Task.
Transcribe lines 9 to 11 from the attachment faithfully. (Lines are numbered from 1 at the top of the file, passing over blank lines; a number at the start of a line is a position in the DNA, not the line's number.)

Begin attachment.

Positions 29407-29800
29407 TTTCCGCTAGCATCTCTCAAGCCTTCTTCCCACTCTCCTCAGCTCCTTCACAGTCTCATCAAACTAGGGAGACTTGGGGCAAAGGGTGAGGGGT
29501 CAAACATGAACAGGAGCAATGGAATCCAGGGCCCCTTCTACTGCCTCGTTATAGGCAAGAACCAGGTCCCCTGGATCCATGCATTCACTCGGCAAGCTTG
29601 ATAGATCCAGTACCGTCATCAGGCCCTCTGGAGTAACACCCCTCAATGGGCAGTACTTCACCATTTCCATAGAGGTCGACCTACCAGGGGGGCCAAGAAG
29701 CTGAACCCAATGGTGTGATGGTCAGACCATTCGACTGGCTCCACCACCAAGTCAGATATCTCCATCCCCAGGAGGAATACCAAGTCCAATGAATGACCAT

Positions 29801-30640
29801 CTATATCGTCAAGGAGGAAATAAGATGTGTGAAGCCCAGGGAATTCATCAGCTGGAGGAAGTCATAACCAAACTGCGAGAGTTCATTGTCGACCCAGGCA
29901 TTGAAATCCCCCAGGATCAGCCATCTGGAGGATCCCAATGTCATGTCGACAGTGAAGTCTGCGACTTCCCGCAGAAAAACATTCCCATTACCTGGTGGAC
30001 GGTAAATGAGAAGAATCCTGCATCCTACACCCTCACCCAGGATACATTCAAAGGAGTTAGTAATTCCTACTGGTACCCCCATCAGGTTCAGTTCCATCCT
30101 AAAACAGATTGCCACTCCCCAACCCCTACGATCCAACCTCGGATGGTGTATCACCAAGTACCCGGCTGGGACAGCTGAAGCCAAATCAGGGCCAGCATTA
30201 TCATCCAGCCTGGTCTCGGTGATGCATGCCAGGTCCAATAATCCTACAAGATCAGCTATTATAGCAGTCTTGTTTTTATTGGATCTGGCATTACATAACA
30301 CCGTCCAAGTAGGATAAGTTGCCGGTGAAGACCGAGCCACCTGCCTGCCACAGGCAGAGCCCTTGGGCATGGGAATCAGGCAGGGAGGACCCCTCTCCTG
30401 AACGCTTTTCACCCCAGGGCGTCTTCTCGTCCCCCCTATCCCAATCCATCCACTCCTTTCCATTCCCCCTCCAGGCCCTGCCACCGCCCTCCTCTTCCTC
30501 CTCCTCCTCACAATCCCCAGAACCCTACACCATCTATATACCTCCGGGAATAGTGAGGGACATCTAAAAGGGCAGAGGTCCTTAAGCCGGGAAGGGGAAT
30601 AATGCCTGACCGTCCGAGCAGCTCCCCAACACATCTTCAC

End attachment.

30001 GGTAAATGAGAAGAATCCTGCATCCTACACCCTCACCCAGGATACATTCAAAGGAGTTAGTAATTCCTACTGGTACCCCCATCAGGTTCAGTTCCATCCT
30101 AAAACAGATTGCCACTCCCCAACCCCTACGATCCAACCTCGGATGGTGTATCACCAAGTACCCGGCTGGGACAGCTGAAGCCAAATCAGGGCCAGCATTA
30201 TCATCCAGCCTGGTCTCGGTGATGCATGCCAGGTCCAATAATCCTACAAGATCAGCTATTATAGCAGTCTTGTTTTTATTGGATCTGGCATTACATAACA